U.S. Water News Online
LINCOLN, Neb. -- Nebraska and Wyoming have been given more time to settle their fight over the use of water from the North Platte River and end 14 years of legal wrangling that have cost each state millions of dollars.
Owen Olpin, a special master who has presided over the dispute, had given the states a deadline to settle their lawsuit. As lawyers and officials from both states worked feverishly in Denver, it became apparent that no agreement would be reached.
Roger Patterson, director of the Nebraska Department of Natural Resources, said he was optimistic a deal could be reached.
``I think the fact that the parties are still at the table ... and making progress is the good news,'' he said. ``But until everything is finally done and captured on paper, you never exactly now. There are a lot of moving parts to this.''
If the case goes to trial, it is expected to take another two years.
The lawsuit has cost Nebraska about $15 million and Wyoming nearly $20 million.
Any agreement reached must be approved by Olpin, the governors, and attorneys general in both states and the U.S. Departments of Interior and Justice.
The North Platte River begins in the Rocky Mountains of Colorado and loops through Wyoming before merging with the South Platte River in central Nebraska. The rivers form the Platte River, which flows eastward to the Missouri River just below Omaha.
The dispute was set for trial last spring in Pasadena, Calif., but a last-minute agreement delayed proceedings as the two sides worked toward a final settlement.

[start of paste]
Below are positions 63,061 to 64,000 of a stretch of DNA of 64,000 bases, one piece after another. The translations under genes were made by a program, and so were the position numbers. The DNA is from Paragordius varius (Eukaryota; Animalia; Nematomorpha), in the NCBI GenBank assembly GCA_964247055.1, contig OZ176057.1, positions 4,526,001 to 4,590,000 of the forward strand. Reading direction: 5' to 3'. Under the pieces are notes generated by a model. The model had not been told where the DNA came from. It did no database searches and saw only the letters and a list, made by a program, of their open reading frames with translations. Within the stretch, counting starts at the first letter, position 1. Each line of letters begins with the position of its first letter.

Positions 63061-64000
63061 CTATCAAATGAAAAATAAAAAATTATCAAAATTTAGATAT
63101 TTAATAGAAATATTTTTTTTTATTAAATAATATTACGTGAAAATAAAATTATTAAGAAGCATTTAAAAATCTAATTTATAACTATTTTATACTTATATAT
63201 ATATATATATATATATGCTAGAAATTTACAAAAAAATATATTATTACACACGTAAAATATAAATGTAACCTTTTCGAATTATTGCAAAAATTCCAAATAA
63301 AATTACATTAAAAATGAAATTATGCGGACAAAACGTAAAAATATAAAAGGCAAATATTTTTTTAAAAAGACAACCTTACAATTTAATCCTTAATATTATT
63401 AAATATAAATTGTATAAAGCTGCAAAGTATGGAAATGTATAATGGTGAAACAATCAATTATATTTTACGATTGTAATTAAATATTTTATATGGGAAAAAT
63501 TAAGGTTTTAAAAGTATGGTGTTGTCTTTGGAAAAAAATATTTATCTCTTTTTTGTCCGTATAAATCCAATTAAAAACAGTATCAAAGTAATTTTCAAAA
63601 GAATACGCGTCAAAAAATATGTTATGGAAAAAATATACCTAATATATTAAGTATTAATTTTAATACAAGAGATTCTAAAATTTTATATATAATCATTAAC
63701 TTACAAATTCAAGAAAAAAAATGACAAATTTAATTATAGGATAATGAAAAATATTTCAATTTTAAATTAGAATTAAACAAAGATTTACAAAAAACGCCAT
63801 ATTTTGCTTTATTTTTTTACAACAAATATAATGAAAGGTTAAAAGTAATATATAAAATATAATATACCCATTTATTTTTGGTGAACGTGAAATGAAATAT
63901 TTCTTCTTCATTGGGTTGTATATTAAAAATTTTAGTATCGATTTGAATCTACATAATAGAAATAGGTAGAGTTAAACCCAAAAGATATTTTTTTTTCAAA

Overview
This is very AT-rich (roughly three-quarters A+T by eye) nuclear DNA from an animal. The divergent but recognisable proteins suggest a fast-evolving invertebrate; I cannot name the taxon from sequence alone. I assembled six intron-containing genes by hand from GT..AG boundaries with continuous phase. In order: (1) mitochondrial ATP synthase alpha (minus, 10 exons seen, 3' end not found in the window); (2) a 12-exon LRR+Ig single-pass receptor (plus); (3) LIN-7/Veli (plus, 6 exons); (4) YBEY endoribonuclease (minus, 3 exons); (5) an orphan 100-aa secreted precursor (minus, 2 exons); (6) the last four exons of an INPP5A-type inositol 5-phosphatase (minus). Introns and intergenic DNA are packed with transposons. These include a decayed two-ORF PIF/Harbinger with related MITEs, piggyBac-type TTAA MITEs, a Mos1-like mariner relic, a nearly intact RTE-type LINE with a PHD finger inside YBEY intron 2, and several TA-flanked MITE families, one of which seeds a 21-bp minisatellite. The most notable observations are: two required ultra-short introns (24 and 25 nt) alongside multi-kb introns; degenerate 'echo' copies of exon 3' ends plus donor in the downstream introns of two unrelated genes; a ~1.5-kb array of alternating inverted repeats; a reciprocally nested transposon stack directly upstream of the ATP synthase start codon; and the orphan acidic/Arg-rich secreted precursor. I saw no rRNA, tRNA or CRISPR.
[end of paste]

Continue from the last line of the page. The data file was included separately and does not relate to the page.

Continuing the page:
The conflict between Nebraska and Wyoming over the North Platte River water date back to the 1930s.
Nebraska filed a lawsuit in 1934 which was resolved in 1945 and divided the water flows from eastern Wyoming into Nebraska at 75 percent for Nebraska and 25 percent for Wyoming.
Nebraska filed a new lawsuit in 1986 against Wyoming for allegedly using more than its share of water as allotted in the 1945 U.S. Supreme Court decree. Since then, there have been a number of interim agreements on some issues, but the heart of the lawsuit has not been settled.
Nebraska also is still mired in an ongoing dispute with Kansas over the use of water from the Republican River.
Kansas filed its lawsuit in 1998, accusing Nebraska of allowing irrigators to divert more than their legal share of the river's water.
An agreement among the states set distribution of the Republican River's waters, with Nebraska getting 49 percent, Kansas 40 percent, and Colorado 11 percent.
Nebraska has said Kansas officials sued even though they knew irrigators in northwestern Kansas were using more than their allotted share of water.
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